Could Something in Your House Dust be Triggering Allergies or Worse?

The indoor environmental quality (IEQ) professionals at Clark Seif Clark provide dust allergen and mold testing services.
 
 
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Tags:
* Allergies
* Asthma
* Iaq
* Air Testing
* Health

Industrys:
* Health
* Media

Location:
* Peoria - Arizona - US

Subject:
* Features

Feb. 7, 2013 - PRLog -- Most people have experienced sneezing, a running nose or itchy eyes while cleaning activities are going on in their home or office.  These conditions are often caused by exposure to airborne dusts that are often times full of allergens.  Exposure to this same dust can even trigger asthma symptoms in some people.  

Franco Seif, President of Clark Seif Clark (CSC), an indoor air quality (IAQ) and environmental consulting firm shared his thoughts about indoor allergens and dust.  He reported, “House dust can contain a number of different allergens.  These aeroallergens can even interact with other harmful air pollution to worsen various respiratory diseases in some people. In addition to allergens, house dust in some circumstances may also include lead, primarily from deteriorating lead-based paints in older homes, and even asbestos fibers in some older properties.”

Mr. Seif listed the following common indoor allergens found in house dusts:

•   Dust mites are tiny bugs that feed on human skin flakes and are found in mattresses, pillows, carpets, upholstered furniture, and fabric and fabric-covered items.  They are one of the most common causes of allergies from house dust.

•   Cockroaches and their droppings can trigger allergies and even asthma attacks.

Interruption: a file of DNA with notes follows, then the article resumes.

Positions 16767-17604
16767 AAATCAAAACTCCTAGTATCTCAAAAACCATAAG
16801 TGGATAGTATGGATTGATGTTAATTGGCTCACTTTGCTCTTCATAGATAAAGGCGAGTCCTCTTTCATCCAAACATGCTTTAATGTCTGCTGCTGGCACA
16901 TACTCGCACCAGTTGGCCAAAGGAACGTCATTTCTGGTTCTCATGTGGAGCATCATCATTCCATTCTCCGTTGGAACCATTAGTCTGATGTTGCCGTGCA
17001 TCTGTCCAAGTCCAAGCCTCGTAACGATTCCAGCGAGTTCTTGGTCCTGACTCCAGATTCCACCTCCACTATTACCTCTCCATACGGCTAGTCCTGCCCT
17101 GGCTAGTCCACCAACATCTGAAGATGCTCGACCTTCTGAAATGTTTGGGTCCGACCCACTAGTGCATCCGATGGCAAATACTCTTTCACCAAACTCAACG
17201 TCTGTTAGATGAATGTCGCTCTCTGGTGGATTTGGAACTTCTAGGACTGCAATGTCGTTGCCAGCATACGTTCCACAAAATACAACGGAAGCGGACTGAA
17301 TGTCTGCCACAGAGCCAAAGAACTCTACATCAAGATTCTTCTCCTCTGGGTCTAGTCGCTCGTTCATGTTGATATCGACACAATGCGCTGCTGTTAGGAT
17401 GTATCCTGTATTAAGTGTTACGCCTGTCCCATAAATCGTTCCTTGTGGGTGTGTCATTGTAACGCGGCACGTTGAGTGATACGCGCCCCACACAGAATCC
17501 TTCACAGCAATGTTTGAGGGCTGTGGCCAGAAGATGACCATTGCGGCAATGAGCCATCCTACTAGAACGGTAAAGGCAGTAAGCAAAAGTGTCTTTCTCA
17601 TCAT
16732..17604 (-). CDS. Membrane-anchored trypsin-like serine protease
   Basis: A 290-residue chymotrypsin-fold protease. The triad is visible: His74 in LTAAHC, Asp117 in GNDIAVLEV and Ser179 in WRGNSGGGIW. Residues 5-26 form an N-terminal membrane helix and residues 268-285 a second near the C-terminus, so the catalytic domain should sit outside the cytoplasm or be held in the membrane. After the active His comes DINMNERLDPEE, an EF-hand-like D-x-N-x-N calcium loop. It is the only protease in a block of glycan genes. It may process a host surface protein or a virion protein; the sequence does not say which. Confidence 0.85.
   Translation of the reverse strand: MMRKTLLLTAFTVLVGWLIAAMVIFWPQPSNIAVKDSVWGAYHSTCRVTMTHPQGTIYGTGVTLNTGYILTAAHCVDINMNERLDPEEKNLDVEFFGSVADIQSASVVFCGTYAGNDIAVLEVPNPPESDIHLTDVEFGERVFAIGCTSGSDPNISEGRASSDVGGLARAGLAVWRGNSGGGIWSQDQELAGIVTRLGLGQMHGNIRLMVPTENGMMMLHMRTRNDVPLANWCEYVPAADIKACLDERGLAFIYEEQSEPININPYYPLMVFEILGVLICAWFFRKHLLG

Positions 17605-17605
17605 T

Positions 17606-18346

•   Pollen is an allergen that can aggravate allergic rhinitis and several respiratory diseases, including asthma and chronic obstructive pulmonary disease.  

•   Pet dander allergens are common and both furry pets and pets with feathers can cause an allergic reaction in some people.

•   Fungi, commonly called mold, produce tiny spores that can be found in both indoor and outdoor air.  It can cause allergies, trigger asthma attacks, and in some cases lead to infections in susceptible individuals.

•   Even people wearing latex gloves during dust cleaning activities could be exposing themselves to latex allergens.

CSC recently sponsored an educational video about house dust allergens and IAQ that can be seen at:
http://youtu.be/EEmimsah2Zg



To learn more about testing for indoor allergens, mold or other indoor air quality issues, please visit Clark Seif Clark at http://www.csceng.com, email csc@csceng.com or call (800) 807-1118.  

About Clark Seif Clark
CSC was established in 1989 to help clients in both public and private sectors address environmental, IAQ, and health and safety (EH&S) issues.  CSC is a leading provider of these services with multiple offices along the western seaboard and southwest. The company believes in science-based protocols and has a strong background in engineering, making them the preferred environmental consultants to healthcare facilities, architects, schools, builders, contractors, developers and real estate professionals.
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Tags:Allergies, Asthma, Iaq, Air Testing, Health
Industry:Health, Media
Location:Peoria - Arizona - United States
Subject:Features
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